About “Beatrice” by Stephen Dixon (PGP Stories vol 6 of 7)
In the new issue of Rain Taxi, Caleb Bouchard presents a great reading of Beatrice, the gorgeous novella by Stephen Dixon that Publishing Genius released a few months ago. Caleb sums up Dixon’s writing handily:
“If Dixon’s storytelling seems mundane, it is deceptively so. Under the surface, there lies a cerebral sensibility of the best kind, one that’s organic as opposed to esoteric. That said, there is plenty of complexity in the average Dixon passage to keep the reader on their toes. The man has a rare talent for turning the ordinary into something revelatory—and that’s something worth celebrating.”
So, to celebrate, I thought I’d continue my Publishing Genius festschrift and talk about the story behind the story of Beatrice (this is volume 6 of 7—read the other ones here). Remember that all Publishing Genius books are currently on sale: 50% off, and free shipping with coupon code “backagain”—and that’s something else worth celebrating.
Here’s the straight dope on working with Stephen Dixon, one of the greatest writers alive today, someone with 32 books with his name on the spine, two of which were nominated for the National Book Award.
I first met him after he did a reading for What Is All This? the massive short story collection released by Fantagraphics in 2010. After the reading, which was at Baltimore’s wonderful bookstore, Atomic Books, a few of us went down the street to have a drink at Frasiers, which always smells kind of bad.
Dixon had a Bloody Mary or two, which was a cool move. I’ve only ever seen people drink those before noon. After a friendly social hour, I had the opportunity to walk him back to his car, taking his arm to step off the big curbs so he could keep me steady (or maybe the other way around; he is 80+). We had a nice chat and later—this was a couple years ago—he referenced the occasion when he contacted me about publishing a book he had just finished.
He didn’t contact me out of the blue. I believe John Dermot Woods, whose book Activities was a PG sensation in 2013, and who was one of Dixon’s former students at the Writing Center at Johns Hopkins (where Dixon taught for years, which comes up in Beatrice as it does in many of his 32 books), agented the submission.
I had heard he was going to come at me with a 900 page novel that McSweeney’s had just passed on, and was relieved when it was Beatrice that FedEx dropped off instead.
The first thing I noticed when I opened the envelope was that the manuscript was a photocopy of typewritten pages. That’s what I expected. I had seen output from his typewriter before, when John Woods showed me 12 or so pages of typos that Dixon had listed from “What Is All This?” He was sending that document around because he was so embarrassed at how many errors found their way into the book.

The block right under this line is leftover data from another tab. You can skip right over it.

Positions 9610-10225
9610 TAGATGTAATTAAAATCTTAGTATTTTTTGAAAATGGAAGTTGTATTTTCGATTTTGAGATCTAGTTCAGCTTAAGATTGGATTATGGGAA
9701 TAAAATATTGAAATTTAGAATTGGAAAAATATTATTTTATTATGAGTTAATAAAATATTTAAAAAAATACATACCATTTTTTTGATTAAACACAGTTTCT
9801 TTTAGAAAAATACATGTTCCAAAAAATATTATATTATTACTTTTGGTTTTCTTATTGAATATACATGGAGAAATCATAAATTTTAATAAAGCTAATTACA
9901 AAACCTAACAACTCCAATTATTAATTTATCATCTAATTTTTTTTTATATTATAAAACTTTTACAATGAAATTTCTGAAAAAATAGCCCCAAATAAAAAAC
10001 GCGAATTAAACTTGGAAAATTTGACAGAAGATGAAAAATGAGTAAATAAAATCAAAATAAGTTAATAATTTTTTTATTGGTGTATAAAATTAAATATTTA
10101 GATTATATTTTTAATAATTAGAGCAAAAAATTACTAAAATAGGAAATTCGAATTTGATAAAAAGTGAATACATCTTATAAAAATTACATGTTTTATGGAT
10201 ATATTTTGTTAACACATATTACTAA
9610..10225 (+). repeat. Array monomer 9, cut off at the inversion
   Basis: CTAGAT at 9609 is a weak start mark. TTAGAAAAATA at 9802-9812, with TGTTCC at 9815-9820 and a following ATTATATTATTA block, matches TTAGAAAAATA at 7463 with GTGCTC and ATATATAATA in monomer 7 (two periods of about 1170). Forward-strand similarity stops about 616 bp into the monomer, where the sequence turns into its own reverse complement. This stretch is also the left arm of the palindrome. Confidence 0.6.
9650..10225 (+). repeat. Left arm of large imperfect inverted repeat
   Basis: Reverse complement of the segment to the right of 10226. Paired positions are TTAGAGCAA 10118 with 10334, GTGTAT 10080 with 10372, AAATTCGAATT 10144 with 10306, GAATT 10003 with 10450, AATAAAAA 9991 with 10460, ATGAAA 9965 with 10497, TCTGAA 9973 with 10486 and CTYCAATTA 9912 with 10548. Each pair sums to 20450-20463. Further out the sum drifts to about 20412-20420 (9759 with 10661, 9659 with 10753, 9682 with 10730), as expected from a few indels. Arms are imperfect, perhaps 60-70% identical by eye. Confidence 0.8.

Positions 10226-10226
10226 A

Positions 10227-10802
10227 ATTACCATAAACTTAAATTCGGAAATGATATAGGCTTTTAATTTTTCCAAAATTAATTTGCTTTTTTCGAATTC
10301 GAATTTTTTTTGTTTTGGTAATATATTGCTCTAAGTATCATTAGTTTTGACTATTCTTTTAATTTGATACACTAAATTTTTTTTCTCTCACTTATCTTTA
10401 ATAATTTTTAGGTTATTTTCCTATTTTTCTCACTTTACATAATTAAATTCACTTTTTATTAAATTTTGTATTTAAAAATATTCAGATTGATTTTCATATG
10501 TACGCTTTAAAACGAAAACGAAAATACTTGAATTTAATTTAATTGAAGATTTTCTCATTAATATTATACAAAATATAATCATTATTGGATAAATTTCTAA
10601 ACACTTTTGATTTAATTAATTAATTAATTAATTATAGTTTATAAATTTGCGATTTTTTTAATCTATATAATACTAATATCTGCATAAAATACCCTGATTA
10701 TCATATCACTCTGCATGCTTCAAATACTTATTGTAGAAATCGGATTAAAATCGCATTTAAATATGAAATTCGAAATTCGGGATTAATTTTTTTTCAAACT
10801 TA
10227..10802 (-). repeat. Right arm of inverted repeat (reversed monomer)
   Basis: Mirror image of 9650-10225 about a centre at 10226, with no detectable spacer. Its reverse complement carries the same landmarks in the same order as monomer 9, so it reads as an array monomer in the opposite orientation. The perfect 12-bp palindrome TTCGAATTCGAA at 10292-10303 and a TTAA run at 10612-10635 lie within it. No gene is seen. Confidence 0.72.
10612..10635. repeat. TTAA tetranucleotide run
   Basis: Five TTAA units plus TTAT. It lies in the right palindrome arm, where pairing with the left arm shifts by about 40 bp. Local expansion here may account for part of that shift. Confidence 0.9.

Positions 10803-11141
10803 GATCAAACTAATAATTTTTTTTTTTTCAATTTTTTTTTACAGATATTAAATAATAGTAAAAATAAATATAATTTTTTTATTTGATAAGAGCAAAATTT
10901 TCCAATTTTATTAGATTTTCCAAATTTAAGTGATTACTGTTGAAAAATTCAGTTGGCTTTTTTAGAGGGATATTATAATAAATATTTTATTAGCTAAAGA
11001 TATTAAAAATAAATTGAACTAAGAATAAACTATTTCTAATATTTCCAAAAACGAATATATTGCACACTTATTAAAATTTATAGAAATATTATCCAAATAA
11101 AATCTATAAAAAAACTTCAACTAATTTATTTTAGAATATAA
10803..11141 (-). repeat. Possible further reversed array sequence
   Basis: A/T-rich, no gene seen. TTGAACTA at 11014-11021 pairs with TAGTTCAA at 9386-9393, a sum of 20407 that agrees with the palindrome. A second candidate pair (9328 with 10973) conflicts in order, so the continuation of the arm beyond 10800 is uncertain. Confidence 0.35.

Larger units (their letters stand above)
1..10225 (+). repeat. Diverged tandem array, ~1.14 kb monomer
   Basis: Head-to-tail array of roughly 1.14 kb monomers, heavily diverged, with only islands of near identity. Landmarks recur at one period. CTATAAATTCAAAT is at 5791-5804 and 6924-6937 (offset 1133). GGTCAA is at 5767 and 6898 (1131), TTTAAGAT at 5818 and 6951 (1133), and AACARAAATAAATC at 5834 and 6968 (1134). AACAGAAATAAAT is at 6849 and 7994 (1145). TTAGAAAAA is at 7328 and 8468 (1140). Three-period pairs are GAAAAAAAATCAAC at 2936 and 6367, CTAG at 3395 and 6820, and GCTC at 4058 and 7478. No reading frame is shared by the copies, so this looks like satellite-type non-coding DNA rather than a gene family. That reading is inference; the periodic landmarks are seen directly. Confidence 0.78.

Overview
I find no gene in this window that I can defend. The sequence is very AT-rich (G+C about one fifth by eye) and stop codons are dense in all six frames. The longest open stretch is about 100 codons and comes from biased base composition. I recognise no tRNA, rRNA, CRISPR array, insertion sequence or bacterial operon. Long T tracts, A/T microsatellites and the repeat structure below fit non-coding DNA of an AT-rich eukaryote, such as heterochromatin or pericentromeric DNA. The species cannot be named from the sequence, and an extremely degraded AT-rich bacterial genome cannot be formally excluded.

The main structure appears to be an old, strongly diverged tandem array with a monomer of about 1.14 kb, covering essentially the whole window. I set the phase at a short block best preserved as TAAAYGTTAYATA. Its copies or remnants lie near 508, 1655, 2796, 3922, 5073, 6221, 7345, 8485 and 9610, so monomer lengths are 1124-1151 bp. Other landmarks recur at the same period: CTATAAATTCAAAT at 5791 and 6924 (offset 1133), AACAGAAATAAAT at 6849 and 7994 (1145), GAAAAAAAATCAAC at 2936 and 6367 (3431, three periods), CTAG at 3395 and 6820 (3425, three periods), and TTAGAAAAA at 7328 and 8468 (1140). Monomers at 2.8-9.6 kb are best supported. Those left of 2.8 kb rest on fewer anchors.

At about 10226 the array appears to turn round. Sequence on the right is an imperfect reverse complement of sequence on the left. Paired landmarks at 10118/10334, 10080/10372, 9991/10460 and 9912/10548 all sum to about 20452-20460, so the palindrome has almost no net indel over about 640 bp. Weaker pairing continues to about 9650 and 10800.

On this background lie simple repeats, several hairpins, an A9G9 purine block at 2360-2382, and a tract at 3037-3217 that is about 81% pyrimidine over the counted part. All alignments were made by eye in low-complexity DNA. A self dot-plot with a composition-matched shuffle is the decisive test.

Which, you know, intimidated me, since PG books have their own fair share of regretful blunders.
Thankfully the manuscript was only 108 pages of double spaced type. I set about transcribing it, which was amazing. If you haven’t done so, you should retype some paragraphs of your favorite writers.
I got about 50 pages through the book and realized it was going to take me too long to do the whole thing. I invited a few friends to help me, and we got through another 10 pages that way. Edward Mullany was one of the people on the crew and he got absorbed by the book and read the whole thing.
I sent the book off to an intern to have her finish the transcription, and she did a great job. Then Stephen and I scoured it for typos, sending lists of changes back and forth. Usually Stephen would start his email saying, “If I hit send too soon, I’ll just follow up.” A lot of his emails end mid-sentence.
One of the highlights of my career was when he told me I was a great editor (I think I found a spot where there were two spaces between words).
Beatrice is a novella about an aging, retired writing professor named Phillip Seidel, whose beloved wife, Abby, passed away several months before the book begins. It’s recent enough that he’s still actively grieving, long enough ago that he feels life should be getting back to normal when Beatrice, one of his former students (now in her middle age, successful in her own academic career, divorced), arrives at his door with a basket of goodies. They strike up a friendship. She eases him back into society. He develops a bit of a crush on her, almost casually, even though she’s told him not to. He tries to give her a kiss at Christmastime but she rebuffs him and their friendship comes to an end.
There’s an awful scene when, after Beatrice flirtatiously gestures with her buttocks, Phillip goes to the bathroom and discovers he’s ejaculated a little. You really sense the sadness of his age at that moment.
I announced the book with a simple cover mockup, and then I sent several more complete designs to Stephen, none of which he liked. They look kind of like start-up company logos. He did some drawings and mailed them to me, but they never arrived. After a few weeks, they came back to him from the USPS. What a bummer.
After I couldn’t come up with anything good, Stephen said I should just go with the original mockup, which he liked a lot. That’s what became the book cover. I’m glad it did.
We had a launch party in May at Normals Books & Records, the greatest bookstore in Baltimore and maybe the world. Jamie Perez also read from his Big Lucks chapbook, and the lovely experimental band, Sparkle Psych, played at the beginning and end of the show.
If you’d like a review copy of this book, let me know. Also, remember, it’s on sale at 50% off with coupon code “backagain”—plus free shipping.
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